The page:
January 15th
Rocks Hut(1143.2)-Slaty Hut(1158.5)
Mileage: 15.3mi/24.6km
Campsite Elevation: 4582ft/1397m

Elevation chart courtesy of Guthook Hikes Te Araroa App.

*Update: The kitten found yesterday is in safe hands. Becky did get to spend an evening with it in a hut. She gave him milk and they named him Pelorus. A woman I met the day before who loves cats was on her way out and hiked out with little Pelorus. 

It was a great night of sleep in Rocks Hut. It was quite fortunate that with 13 people in the hut, it was amazingly quiet. Since I hadn’t slept much the night before, I slept pretty hard last night and didn’t get all my blogging done. I finished it up this morning and headed out a bit later at 7:10am. There was a fog that was lifting, and I expected it to be quite cold since it was really cold before I went to sleep last night. I layered up and went outside to find out that it was already warm and humid. That was a shocker. I was in shorts and a t-shirt within 30mins of setting off. 

Like many of the sections on the South Island, the Richmond Range is known for having high and exposed areas that should be done in fair weather. I am fortunate that there is a good string of days with clear weather. It is quite warm, and it got quite windy the second half of the day, but it wasn’t rainy, so I was thankful. It wasn’t long into the day that I got my first stretch out of tree line and through a tussock field. It was great to see actual mountains around me!

After that, there was some steep downhill and the trail changed to the Richmond Alpine Track. Up until then, the path had been smoother going. My pacing almost immediately slowed as the track became more of a route and quite a bit more rugged. It started off with many crossings of Hacket Creek. Luckily, there has been little rain, so the creek was low enough to keep dry feet with effort. I could see how it could become quite swollen quickly after rain, which is warned in the trail notes and signage on the trail itself as well. I ended up just giving in on the rock hopping and getting my feet wet to save time and energy. It was so hot out that it felt good and I knew my shoes would dry on the upcoming climb pretty quickly. 

Right after that was the very steep and draining climb up to Starveall Hut. I am pacing my days based off of my friend Why Not who hiked the TA last year. She blazed through the Richmond Range, and that lets me know it’s possible with the right weather. I’m so thankful to her for blogging because I know we keep the same pace and that whatever she did would be right at the pace that I could do as long as the weather cooperates. Have I mentioned Why Not was 63yrs old last year when she kicked this range’s ass!? To anyone using this journal to pace, know that I’ve now stepped it up a notch, so my pacing is faster than it’s been. What I’m planning through the Richmond Range, is 50-100% faster than what most are doing out here. I don’t say this to brag, but to warn people that I’m hoping to do in 5-6 days what most take 7-9 days to do, so plan for what you know your pacing is compared to mine and bring plenty of food.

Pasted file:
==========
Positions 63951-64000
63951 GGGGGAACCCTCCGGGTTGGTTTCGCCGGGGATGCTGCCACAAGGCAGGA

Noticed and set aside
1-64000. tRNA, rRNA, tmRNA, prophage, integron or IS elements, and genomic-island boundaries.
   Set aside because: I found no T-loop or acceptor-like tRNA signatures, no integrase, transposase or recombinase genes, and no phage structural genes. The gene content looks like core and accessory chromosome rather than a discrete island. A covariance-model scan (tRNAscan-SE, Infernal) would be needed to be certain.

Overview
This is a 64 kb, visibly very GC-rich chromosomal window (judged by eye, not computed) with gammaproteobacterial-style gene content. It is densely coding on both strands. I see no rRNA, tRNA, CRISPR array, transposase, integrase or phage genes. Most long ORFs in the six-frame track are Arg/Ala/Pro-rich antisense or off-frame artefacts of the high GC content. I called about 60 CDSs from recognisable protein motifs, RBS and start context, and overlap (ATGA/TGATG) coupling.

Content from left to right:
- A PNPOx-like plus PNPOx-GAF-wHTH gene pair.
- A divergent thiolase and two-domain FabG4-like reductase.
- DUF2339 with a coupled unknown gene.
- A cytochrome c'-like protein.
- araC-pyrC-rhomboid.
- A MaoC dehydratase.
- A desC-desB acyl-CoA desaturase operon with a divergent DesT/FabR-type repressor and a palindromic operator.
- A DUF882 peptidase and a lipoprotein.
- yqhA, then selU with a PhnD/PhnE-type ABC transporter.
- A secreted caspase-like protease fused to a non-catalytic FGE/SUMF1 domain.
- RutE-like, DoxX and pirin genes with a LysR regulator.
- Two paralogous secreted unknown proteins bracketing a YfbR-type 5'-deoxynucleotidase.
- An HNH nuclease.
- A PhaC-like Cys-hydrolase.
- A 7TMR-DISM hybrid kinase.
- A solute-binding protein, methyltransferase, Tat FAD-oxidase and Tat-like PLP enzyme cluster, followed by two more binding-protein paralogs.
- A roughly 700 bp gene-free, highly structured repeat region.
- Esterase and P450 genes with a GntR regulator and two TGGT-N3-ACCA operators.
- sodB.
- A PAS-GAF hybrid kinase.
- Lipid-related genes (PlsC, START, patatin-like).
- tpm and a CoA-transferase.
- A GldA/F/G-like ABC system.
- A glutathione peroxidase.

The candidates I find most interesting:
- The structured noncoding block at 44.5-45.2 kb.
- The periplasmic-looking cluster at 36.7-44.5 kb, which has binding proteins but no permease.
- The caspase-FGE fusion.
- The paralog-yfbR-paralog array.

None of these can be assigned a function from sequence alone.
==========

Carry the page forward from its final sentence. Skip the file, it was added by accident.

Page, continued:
The climb up to Starveall Hut was really draining. It was steep and rugged and I was dripping sweat more than I have in ages. There was no lack of roots! Thankfully, there were plenty of streams along the climb, so I drank a ton and had lunch by one of the streams as well. 

I’m feeling better than yesterday, and knew I just needed to give it time. Being out here, and meeting the other hikers, I’m seeing the paces they all are doing. It is a really good reminder of what I like to do and how my pace would have differed greatly in this kind of terrain had I stayed with the group. Partway up the climb, I saw my first other person today at 2pm. He was a young guy just starting out on the South Island of the TA. He underestimated the food he’d need to get through the range, and was hiking backwards to get out and resupply again. Oh man, he did that killer climb and was a day further when he decided he had to turn around. Good for him for realizing it, but it would kill me to have to do that climb twice if he chooses to start over again. 

After what felt like forever, I made it up most of the climb to Starveall Hut and broke out of tree line. I was wondering when the views would come, but had been thankful for the shade of the trees on such a hot day. 

As soon as I walked up to the hut, I recognized a couple that was there. It was a couple, Jeff and Lynn, that I ran into twice while doing the Great Divide Trail a year and a half ago. What a small world! They emailed me awhile back to say they were doing most of the South Island on the TA and we might see each other. Both of us forgot about that and were surprised to be overlapping again. I love it when that kind of stuff happens. 

A reunion with Lynn and Jeff!